At The Medical Editor, we edit every manuscript to the same high standards set forth by the American Medical Association.
We edit for sense, style, science, preferred usage, and correct grammar. We eliminate jargon. We change words to ensure consistency in tense and format. And we edit for proper spelling, punctuation, and capitalization.
The rules of English grammar take years to master. And remembering the conventions particular to science and medical writing can be daunting.
Thanks to your efforts, the letter was accepted at the Journal of Pain and Symptom Management.
Eric Prommer MD
Do you know the answers to these questions?
- According to the American Medical Association, should you spell out GVHD? What about HIPAA? How about HTML, HDL, and LDL? What about MRI or CT? (All of these must be spelled out on first mention except HTML.)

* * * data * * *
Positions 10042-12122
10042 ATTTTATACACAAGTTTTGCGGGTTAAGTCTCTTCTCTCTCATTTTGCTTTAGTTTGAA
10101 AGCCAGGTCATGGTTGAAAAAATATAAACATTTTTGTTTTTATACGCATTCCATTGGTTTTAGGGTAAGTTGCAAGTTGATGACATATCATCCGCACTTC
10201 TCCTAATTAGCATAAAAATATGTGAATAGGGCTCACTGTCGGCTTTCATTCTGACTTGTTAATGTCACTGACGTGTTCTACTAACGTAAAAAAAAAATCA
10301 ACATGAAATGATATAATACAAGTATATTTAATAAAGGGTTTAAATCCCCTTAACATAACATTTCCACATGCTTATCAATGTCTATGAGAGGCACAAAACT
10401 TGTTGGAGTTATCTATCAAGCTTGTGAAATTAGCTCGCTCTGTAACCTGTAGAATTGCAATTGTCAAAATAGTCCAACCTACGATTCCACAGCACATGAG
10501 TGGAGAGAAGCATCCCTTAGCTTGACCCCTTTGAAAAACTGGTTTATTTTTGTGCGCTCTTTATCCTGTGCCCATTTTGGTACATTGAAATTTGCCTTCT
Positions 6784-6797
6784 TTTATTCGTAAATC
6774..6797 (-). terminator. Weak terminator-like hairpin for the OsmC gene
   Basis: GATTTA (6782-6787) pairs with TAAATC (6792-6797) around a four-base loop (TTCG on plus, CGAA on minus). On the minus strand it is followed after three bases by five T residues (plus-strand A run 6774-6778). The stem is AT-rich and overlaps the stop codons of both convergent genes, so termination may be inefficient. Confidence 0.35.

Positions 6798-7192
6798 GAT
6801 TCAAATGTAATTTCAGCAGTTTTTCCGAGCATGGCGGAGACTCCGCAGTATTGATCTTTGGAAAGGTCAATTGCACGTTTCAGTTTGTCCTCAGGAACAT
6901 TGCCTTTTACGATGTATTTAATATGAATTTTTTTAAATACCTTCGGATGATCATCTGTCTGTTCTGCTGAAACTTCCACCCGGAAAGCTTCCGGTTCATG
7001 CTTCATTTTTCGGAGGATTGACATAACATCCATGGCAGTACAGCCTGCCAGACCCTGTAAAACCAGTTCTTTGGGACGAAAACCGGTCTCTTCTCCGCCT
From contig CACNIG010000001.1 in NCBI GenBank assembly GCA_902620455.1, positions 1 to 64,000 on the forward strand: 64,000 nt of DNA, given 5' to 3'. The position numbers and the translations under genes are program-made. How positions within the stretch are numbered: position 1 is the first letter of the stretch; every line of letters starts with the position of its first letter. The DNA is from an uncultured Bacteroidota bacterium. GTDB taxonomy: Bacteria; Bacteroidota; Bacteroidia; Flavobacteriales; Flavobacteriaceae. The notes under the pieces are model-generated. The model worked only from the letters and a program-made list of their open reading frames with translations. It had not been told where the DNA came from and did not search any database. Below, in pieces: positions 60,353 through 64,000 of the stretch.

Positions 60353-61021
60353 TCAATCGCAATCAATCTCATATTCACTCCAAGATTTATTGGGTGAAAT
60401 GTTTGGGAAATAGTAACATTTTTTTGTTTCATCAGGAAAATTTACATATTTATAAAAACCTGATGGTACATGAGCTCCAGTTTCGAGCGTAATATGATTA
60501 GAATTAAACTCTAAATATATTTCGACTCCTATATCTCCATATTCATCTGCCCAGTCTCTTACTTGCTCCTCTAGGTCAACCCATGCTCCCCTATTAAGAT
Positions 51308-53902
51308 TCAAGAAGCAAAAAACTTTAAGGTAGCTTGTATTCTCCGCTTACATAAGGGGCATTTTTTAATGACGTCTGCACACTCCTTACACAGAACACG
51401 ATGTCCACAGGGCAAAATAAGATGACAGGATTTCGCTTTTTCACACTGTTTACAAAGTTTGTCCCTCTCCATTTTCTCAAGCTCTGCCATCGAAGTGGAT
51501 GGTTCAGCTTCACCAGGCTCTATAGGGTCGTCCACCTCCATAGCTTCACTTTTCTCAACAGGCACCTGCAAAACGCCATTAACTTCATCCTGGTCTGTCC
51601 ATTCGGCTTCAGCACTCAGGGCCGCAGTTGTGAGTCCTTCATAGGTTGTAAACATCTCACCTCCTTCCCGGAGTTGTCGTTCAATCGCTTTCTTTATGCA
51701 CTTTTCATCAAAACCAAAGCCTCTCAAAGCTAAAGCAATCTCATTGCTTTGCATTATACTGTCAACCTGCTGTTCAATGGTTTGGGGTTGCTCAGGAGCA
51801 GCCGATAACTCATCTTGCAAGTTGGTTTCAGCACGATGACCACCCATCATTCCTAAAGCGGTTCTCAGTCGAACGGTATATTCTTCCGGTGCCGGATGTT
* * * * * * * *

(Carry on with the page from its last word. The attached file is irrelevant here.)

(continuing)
- Is it “classic symptoms” or “classical symptoms”? (It’s classic symptoms. Classical refers to the humanities or the fine or historical arts, as in classical music.)
- How old, precisely, are neonates or newborns, infants, children, adolescents, and adults? (Respectively, they are from birth to 1 month of age, children aged 1 month to 1 year, persons aged 1 to 12 years, persons aged 13 through 17 years, and persons aged 18 years and older.)
- And what about P values? Is the correct form P = 0.05? Or P=.05? Or p=.05? Or P = .05? Or is it p=0.05? (P = .05 is the correct form.)
When it comes to American Medical Association style, don’t guess. Don’t leave to chance what should be done by an expert medical editor.
At The Medical Editor, we have been editing to American Medical Association style for more than 25 years.
So, if you still sometimes write that animals are sacrificed instead of killed; if you refer to your lab instead of your laboratory; or if you write about your patient’s ruptured lumbar disc, instead of his ruptured lumbar disk—then you need to send your manuscripts to us.
Because we know.